I politely say, "that's nice". Please take a seat there by the Americans who have made the same demands. we'll see you after them. They've been waiting a few years, so you make want to bring a lunch and something to read. Really, the government is in a minority position (has been for a few years) and has plenty of real trouble to deal with... they also want to be elected with a majority some day so they are not apt to piss off the population too much.
  • Why not real art? (Score:2, Interesting)

    by tutori (821667)
    What is the fundamental difference between physical art and digital art such that the digital art shouldn't be covered by the first sale doctrine? As far as I can tell, the only difference is the presence of a lobby...
    • Let's go beyond that - what's the difference between art like Duchamp's toilet and an actual toilet? One was declared art, the other wasn't. Now why isn't a car art? A lot of people actually argue that at least some cars are art - the Audi TT, the Ferrari GTO, Rolls Royce Silver Phantom; heck, even the venerable Citroen 2CV and old VW Beetle is considered art. So should these car markers get a cut each time one of these is resold?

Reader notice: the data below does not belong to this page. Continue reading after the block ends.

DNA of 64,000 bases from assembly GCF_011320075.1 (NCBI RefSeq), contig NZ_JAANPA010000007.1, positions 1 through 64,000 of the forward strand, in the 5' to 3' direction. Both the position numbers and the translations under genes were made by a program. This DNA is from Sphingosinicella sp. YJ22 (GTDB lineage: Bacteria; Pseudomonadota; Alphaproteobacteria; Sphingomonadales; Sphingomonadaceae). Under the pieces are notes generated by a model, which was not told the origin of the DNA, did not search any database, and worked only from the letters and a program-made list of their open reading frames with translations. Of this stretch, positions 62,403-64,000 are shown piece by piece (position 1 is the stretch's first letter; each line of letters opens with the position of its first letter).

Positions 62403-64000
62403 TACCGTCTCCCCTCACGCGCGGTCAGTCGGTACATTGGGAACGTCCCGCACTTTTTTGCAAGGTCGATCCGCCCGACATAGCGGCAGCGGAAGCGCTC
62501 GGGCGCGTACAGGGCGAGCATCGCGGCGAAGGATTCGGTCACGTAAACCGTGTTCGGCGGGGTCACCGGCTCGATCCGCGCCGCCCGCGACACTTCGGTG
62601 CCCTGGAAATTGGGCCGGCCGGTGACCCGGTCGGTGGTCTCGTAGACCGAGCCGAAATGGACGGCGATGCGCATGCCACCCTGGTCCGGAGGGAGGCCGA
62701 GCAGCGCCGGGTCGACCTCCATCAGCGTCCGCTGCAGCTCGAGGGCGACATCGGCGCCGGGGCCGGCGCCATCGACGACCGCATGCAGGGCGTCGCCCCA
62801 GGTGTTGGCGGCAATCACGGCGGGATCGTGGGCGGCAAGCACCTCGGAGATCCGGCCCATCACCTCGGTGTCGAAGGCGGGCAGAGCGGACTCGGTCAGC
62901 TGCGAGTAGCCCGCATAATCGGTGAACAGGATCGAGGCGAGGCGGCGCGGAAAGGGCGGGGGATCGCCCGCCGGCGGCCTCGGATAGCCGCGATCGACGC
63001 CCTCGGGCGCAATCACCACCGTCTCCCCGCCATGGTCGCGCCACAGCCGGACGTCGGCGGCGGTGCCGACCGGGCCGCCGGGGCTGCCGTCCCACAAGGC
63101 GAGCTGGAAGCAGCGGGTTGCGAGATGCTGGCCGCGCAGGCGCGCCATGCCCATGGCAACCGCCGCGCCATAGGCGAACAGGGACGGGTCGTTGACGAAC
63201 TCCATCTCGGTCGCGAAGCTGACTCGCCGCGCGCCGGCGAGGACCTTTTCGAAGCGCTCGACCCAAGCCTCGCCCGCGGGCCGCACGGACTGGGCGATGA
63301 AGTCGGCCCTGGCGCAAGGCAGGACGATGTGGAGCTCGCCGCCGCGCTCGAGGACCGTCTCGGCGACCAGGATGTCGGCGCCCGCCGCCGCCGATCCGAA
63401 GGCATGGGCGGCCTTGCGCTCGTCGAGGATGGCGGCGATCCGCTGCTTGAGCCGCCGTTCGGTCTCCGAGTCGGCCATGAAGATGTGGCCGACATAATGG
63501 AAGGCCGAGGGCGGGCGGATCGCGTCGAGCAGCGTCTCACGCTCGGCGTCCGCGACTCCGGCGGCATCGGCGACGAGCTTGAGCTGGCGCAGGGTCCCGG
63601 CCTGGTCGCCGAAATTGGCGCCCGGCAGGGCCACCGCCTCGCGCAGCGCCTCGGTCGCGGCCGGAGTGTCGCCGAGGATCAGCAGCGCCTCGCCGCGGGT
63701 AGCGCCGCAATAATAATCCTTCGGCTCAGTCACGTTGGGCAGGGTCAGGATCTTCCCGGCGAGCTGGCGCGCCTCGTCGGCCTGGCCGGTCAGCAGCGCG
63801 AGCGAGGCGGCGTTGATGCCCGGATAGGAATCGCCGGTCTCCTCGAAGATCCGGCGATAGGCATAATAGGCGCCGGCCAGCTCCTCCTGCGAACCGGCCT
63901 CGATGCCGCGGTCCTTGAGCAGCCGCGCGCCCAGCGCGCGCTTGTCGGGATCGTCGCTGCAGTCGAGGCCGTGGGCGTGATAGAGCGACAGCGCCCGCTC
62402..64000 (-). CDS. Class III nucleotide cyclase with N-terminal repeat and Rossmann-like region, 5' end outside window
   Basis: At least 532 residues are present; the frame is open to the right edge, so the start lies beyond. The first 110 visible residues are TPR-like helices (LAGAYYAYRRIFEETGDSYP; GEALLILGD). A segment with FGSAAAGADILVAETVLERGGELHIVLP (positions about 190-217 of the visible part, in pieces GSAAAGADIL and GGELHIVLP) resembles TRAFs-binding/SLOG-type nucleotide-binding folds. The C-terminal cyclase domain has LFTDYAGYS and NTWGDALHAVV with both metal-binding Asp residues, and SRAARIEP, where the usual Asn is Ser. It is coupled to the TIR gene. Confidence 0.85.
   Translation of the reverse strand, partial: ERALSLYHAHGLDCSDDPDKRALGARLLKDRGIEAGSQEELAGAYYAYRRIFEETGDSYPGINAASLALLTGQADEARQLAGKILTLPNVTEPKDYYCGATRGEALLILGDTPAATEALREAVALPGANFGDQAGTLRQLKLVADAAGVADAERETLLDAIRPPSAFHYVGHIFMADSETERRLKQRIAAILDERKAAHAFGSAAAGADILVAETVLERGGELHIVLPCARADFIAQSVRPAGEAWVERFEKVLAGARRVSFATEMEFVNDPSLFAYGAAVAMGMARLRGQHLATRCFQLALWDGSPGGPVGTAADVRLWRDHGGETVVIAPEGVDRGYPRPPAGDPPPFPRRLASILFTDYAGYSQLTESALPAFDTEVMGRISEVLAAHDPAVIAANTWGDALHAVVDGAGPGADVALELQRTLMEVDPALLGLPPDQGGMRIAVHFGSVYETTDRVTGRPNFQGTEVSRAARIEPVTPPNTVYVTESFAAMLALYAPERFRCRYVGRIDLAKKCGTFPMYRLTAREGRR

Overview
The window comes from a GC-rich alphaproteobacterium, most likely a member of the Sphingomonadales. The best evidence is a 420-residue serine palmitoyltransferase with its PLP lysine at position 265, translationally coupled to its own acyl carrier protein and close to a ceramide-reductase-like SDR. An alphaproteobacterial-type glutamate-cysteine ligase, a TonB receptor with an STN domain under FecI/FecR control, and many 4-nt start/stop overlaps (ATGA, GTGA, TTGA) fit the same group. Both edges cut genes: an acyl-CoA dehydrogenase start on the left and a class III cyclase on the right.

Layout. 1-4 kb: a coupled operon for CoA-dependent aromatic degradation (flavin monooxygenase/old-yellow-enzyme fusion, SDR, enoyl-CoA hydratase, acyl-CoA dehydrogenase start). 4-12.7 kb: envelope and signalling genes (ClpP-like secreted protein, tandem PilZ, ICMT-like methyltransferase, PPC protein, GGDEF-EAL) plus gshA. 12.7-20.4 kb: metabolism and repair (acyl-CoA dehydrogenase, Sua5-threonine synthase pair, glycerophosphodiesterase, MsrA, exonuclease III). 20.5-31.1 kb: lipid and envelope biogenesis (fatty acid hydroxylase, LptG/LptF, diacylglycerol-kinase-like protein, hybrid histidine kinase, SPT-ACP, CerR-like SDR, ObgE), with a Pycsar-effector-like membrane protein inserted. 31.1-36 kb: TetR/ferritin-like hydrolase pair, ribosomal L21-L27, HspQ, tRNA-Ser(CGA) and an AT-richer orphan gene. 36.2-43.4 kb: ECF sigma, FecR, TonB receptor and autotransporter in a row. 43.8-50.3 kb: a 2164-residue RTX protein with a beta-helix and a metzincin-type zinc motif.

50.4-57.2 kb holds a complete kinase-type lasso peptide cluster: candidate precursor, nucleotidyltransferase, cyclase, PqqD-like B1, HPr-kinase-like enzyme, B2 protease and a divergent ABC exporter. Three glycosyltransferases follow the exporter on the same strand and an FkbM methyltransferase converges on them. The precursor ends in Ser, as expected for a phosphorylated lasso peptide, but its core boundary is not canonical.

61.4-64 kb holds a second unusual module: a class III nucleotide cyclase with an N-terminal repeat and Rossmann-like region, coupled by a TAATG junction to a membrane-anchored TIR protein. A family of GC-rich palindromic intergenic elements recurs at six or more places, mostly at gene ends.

Down this road lies complete madness.

  • EU??? (Score:2, Insightful)

    by Anonymous Coward

    The last time I checked Canada wasn't in Europe. Let's hope our politicians realize that.

  • BLAME CANADA!
  • by Adrian Lopez (2615) on Friday December 18, 2009 @12:19PM (#30488432) Homepage

    Canada should not allow itself to be bullied into adopting bad copyright law. While the European Union appears quite eager to be as bad (or worse) than the United States in terms of harmful copyright legislation, I sincerely hope Canada will put its citizens interests above those of copyright holders. I'm not against globalization, but countries must sometimes defend their sovereignty for the sake of their citizens.

  • Disgusting... (Score:5, Interesting)

    by Synchis (191050) on Friday December 18, 2009 @12:21PM (#30488458) Homepage Journal

    This type of news is disgusting to me as a Canadian.

    Throughout the summer, Canada held an enormous copyright consultation in which large corporations expressed an interest in these types of changes, and artists, creators and citizens expressed an interest in the exact opposite direction to this.

    Michael Geist [michaelgeist.ca] usually carries all the latest news about this topic.